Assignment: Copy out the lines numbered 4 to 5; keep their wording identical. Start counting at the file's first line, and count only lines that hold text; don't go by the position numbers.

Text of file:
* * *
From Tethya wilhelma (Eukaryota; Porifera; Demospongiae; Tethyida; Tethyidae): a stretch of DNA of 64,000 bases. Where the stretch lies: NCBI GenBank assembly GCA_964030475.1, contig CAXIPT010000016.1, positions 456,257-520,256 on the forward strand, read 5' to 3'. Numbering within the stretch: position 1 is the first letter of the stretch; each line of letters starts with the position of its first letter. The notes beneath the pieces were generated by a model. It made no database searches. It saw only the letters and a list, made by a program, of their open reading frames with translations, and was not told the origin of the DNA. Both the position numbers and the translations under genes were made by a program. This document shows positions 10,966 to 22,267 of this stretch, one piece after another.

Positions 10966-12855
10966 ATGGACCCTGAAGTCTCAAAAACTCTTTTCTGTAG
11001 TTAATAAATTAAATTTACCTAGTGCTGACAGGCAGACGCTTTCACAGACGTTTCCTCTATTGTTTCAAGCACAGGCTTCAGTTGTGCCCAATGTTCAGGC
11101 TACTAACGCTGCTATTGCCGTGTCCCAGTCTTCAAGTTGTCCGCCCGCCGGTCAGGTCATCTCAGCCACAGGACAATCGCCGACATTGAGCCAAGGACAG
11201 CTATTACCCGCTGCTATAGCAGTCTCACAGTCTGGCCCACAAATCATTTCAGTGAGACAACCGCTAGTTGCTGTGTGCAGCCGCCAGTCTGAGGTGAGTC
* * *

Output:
11001 TTAATAAATTAAATTTACCTAGTGCTGACAGGCAGACGCTTTCACAGACGTTTCCTCTATTGTTTCAAGCACAGGCTTCAGTTGTGCCCAATGTTCAGGC
11101 TACTAACGCTGCTATTGCCGTGTCCCAGTCTTCAAGTTGTCCGCCCGCCGGTCAGGTCATCTCAGCCACAGGACAATCGCCGACATTGAGCCAAGGACAG